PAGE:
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Sir William Berkeley And The Forging Of…
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Sir William Berkeley And The Forging Of Colonial Virginia (Southern…

by Warren M. Billings

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Amazon.com Product Description (ISBN 0807130125, Hardcover)

Sir William Berkeley (1605–1677) influenced colonial Virginia more than any other man of his era. An Oxford-educated playwright, soldier, and diplomat, Berkeley won appointment as governor of Virginia in 1641 after a decade in the court of King Charles I. Between his arrival in Jamestown the following year and his death, Berkeley became Virginia’s leading politician and planter, indelibly stamping his ambitions, accomplishments, and, ultimately, his failures upon the colony. In a masterly biography, Warren M. Billings offers the first full-scale treatment of Berkeley’s life, revealing the extent to which Berkeley shaped early Virginia and linking his career to the wider context of seventeenth-century Anglo-American history.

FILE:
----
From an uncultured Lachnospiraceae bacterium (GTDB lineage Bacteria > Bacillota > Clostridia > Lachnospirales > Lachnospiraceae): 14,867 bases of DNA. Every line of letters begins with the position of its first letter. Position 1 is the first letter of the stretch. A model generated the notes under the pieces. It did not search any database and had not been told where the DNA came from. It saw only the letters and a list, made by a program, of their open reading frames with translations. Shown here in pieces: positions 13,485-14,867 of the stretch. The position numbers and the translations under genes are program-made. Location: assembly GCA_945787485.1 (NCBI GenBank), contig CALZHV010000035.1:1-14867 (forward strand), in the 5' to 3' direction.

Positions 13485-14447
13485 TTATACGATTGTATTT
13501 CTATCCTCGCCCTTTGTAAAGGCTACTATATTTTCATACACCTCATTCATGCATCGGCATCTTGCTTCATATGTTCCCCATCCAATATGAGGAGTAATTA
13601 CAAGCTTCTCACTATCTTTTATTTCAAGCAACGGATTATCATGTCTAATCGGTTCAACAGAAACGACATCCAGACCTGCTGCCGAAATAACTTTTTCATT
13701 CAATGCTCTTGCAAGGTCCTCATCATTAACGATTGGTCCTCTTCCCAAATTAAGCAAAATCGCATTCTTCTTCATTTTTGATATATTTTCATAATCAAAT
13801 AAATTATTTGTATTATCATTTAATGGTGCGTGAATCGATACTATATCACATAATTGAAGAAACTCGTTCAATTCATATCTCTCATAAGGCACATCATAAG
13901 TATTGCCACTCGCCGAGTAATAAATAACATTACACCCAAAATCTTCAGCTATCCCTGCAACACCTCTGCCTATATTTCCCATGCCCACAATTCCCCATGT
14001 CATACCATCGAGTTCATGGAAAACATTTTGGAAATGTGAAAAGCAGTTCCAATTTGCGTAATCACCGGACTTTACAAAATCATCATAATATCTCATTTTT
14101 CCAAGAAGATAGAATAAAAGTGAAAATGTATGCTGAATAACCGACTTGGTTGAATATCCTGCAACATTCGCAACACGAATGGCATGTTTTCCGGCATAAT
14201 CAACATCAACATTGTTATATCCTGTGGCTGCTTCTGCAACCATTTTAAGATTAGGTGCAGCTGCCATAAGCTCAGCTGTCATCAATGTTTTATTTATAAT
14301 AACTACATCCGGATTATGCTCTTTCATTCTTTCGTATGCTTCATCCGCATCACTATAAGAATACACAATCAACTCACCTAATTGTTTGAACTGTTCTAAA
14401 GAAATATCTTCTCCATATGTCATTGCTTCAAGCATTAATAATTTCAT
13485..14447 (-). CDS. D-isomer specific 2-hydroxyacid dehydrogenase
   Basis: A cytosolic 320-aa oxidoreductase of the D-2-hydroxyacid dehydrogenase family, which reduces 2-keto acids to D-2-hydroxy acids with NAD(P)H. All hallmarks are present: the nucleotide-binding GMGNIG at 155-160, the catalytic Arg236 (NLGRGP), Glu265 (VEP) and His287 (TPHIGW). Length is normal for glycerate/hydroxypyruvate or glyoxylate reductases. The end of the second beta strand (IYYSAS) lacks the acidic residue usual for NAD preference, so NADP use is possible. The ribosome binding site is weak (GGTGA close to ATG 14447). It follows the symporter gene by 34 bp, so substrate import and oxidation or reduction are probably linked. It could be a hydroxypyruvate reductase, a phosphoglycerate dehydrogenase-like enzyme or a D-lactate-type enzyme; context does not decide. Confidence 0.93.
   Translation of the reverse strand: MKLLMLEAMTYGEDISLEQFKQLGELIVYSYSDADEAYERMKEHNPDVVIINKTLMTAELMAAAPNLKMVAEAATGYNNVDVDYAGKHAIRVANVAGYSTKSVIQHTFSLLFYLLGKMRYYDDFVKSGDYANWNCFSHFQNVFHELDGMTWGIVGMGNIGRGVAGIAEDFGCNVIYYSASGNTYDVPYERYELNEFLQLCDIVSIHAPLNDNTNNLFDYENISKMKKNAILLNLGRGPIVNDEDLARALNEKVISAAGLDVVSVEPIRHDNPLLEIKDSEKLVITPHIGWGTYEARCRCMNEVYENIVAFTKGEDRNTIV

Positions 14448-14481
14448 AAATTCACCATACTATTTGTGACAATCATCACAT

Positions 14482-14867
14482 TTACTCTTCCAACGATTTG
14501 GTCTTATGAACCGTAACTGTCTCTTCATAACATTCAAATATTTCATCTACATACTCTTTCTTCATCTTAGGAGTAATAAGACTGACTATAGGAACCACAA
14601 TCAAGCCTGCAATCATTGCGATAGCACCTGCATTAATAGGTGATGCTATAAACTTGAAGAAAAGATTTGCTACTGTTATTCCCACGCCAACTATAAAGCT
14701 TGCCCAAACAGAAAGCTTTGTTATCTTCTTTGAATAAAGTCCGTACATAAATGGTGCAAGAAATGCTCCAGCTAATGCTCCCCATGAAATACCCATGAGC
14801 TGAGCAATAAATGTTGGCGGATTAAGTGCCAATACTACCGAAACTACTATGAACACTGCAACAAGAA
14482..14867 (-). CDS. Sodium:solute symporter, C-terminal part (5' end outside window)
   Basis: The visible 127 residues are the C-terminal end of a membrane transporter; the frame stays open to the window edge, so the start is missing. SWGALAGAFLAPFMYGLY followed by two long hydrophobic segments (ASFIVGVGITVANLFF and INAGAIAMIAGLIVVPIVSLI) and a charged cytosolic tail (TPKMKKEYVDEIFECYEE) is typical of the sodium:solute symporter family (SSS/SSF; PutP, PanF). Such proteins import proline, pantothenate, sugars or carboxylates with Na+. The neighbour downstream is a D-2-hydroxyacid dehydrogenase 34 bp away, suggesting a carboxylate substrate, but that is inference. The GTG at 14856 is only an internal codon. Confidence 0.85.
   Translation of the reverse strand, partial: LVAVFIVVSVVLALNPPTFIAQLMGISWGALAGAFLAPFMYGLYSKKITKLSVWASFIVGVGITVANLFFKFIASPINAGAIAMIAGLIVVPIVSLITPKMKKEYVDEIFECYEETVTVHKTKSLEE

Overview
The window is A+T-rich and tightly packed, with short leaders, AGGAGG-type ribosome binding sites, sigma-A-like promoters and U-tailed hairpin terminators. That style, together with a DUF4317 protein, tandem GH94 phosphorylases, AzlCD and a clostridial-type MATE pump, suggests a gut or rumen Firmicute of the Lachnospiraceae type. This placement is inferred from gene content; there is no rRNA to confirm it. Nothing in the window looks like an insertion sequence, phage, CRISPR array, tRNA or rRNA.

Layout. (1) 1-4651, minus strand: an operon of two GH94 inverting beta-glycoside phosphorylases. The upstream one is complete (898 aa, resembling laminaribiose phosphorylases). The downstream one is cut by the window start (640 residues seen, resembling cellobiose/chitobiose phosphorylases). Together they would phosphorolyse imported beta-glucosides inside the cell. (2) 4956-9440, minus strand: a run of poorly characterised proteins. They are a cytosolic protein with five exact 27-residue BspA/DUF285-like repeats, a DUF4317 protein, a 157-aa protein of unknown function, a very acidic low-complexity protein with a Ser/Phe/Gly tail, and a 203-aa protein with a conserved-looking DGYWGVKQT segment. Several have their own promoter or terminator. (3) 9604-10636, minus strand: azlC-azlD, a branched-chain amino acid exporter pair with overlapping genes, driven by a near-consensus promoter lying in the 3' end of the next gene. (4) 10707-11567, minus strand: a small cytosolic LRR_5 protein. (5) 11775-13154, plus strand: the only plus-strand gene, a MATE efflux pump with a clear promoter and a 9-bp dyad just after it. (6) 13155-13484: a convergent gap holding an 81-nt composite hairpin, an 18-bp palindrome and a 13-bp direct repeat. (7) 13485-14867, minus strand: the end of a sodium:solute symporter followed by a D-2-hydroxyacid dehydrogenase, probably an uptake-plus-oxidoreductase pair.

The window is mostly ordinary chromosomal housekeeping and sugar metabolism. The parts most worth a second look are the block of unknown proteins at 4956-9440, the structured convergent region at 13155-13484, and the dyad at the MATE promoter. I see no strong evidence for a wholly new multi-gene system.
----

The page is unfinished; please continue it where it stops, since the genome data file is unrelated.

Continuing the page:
During Berkeley’s governorship, Virginia grew from a colonial outpost to a roughhewn imitation of its British origins—a center of agriculture, commerce, and New World society. Berkeley’s desire to diversify the colony’s economy led to increased trade with markets in North America, the West Indies, and Holland. His plantation, Green Spring, served as a model for Virginia’s planter aristocracy, and his creation of the General Assembly, a bicameral representative legislature, helped establish the origins of American political self-rule. Yet Berkeley’s increasingly questionable policies also precipitated Bacon’s Rebellion in 1676, led by his second wife’s cousin. The most serious challenge to royal authority in the colonies before the American Revolution, it prompted tighter control of Virginia from London and Berkeley’s return to England in disgrace.

Despite his central role in the development of Virginia, Berkeley has been as misunderstood by historians as he was by his contemporaries, his motives and character a source of contention for three centuries. Drawing on an unrivaled knowledge of Berkeley’s papers, many never examined before, Billings depicts Berkeley as a self-made Virginian, a man who sought new opportunities in America and was so swayed by his experiences that Virginia soon gave greater definition to his life and personality than had England. Deeply informed and engagingly told, this biography offers the meticulous attention its remarkable subject has long deserved.

(retrieved from Amazon Mon, 30 Sep 2013 14:21:40 -0400)

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